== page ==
Traveling Luck for Qatar
Qatar is located in Middle East, peninsula bordering the Persian Gulf and Saudi Arabia.
Qatar has borders with Saudi Arabia for 60km.
Land in Qatar is mostly flat and barren desert covered with loose sand and gravel.
Qatari land covers an area of 11437 square kilometers which is slightly smaller than Connecticut
As for the Qatari climate; arid; mild, pleasant winters; very hot, humid summers.
Qatari(s) speak Arabic (official), English commonly used as a second language.
Places of note in Qatar
Qatari National Map
Regions of Qatar
Ruled by the al-Thani family since the mid-1800s, Qatar transformed itself from a poor British protectorate noted mainly for pearling into an independent state with significant oil and natural gas revenues. During the late 1980s and early 1990s, the Qatari economy was crippled by a continuous siphoning off of petroleum revenues by the amir, who had ruled the country since 1972. His son, the current Amir HAMAD bin Khalifa al-Thani, overthrew him in a bloodless coup in 1995. In 2001, Qatar resolved its longstanding border disputes with both Bahrain and Saudi Arabia. Oil and natural gas revenues enable Qatar to have one of the highest per capita incomes in the world.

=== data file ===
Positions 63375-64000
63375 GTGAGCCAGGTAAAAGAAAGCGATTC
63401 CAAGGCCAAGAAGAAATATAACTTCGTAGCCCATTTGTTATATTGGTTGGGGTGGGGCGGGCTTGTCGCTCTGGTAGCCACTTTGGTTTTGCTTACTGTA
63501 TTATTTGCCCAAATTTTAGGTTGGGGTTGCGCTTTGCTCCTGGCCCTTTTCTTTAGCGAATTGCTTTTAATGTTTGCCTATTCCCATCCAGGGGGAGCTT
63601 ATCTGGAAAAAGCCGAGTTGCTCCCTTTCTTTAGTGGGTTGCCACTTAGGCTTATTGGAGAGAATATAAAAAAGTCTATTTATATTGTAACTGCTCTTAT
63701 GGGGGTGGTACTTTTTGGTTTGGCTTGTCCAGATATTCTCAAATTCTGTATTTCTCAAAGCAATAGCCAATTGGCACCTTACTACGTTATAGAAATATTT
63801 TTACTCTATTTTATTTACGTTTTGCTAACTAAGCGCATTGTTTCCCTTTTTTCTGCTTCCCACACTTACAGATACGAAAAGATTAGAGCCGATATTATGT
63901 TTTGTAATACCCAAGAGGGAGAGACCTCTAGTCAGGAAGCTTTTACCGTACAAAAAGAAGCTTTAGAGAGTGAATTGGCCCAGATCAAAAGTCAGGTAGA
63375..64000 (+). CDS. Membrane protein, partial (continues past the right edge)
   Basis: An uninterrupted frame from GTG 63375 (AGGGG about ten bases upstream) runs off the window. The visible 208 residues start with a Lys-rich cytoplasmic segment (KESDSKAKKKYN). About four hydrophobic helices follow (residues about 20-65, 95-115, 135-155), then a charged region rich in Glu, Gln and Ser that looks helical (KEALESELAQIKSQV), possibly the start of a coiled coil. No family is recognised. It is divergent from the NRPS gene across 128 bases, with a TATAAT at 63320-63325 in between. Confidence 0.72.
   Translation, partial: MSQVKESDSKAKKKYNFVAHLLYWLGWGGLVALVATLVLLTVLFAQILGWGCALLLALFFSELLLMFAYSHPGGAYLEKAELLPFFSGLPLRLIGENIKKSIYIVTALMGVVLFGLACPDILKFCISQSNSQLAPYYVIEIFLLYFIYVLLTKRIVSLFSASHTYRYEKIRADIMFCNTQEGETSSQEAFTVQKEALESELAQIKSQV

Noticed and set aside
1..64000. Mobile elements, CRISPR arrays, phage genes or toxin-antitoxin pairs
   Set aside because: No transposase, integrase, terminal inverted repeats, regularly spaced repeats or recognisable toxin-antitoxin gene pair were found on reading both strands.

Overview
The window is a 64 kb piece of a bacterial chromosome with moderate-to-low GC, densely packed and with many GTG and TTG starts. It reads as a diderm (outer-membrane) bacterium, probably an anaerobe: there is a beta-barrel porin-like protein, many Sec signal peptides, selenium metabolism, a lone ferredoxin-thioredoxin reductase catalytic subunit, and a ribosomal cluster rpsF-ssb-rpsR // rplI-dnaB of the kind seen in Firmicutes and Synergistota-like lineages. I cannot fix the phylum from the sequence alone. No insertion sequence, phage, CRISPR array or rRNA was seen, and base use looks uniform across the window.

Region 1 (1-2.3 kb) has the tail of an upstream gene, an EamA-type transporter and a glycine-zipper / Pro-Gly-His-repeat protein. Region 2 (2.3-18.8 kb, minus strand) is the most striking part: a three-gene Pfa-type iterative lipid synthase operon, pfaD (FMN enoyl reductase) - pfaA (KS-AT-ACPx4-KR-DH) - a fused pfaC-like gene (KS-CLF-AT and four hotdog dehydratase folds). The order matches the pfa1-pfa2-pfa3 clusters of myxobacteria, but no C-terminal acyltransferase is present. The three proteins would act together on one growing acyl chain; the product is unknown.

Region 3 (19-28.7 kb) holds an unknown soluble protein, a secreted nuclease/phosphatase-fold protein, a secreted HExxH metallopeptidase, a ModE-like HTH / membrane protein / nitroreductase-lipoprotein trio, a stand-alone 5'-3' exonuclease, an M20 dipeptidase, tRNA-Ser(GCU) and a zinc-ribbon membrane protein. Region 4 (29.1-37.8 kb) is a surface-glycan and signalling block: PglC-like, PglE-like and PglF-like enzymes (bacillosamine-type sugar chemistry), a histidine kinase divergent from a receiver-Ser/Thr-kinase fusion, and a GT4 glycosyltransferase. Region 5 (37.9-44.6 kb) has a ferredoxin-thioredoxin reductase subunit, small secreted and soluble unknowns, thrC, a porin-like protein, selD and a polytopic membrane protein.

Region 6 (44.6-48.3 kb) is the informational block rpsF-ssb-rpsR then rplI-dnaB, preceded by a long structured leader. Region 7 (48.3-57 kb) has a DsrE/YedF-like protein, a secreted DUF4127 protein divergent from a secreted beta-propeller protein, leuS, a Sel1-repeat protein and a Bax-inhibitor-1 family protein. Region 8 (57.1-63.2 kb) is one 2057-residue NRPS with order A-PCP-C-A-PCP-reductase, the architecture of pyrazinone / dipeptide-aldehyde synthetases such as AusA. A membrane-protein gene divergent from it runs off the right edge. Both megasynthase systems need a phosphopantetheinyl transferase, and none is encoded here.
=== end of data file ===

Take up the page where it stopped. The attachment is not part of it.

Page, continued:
Oil and gas account for more than 60% of GDP, roughly 85% of export earnings, and 70% of government revenues. Oil and gas have given Qatar a per capita GDP about 80% of that of the leading West European industrial countries. Proved oil reserves of 16 billion barrels should ensure continued output at current levels for 23 years. Qatar's proved reserves of natural gas exceed 25 trillion cubic meters, more than 5% of the world total and third largest in the world. Qatar has permitted substantial foreign investment in the development of its gas fields during the last decade and is expected to become the world's top liquefied natural gas (LNG) exporter by 2007. In recent years, Qatar has consistently posted trade surpluses largely because of high oil prices and increased natural gas exports, becoming one of the world's fastest growing and highest per-capita income countries.
Qatari natural resources include petroleum, natural gas, fish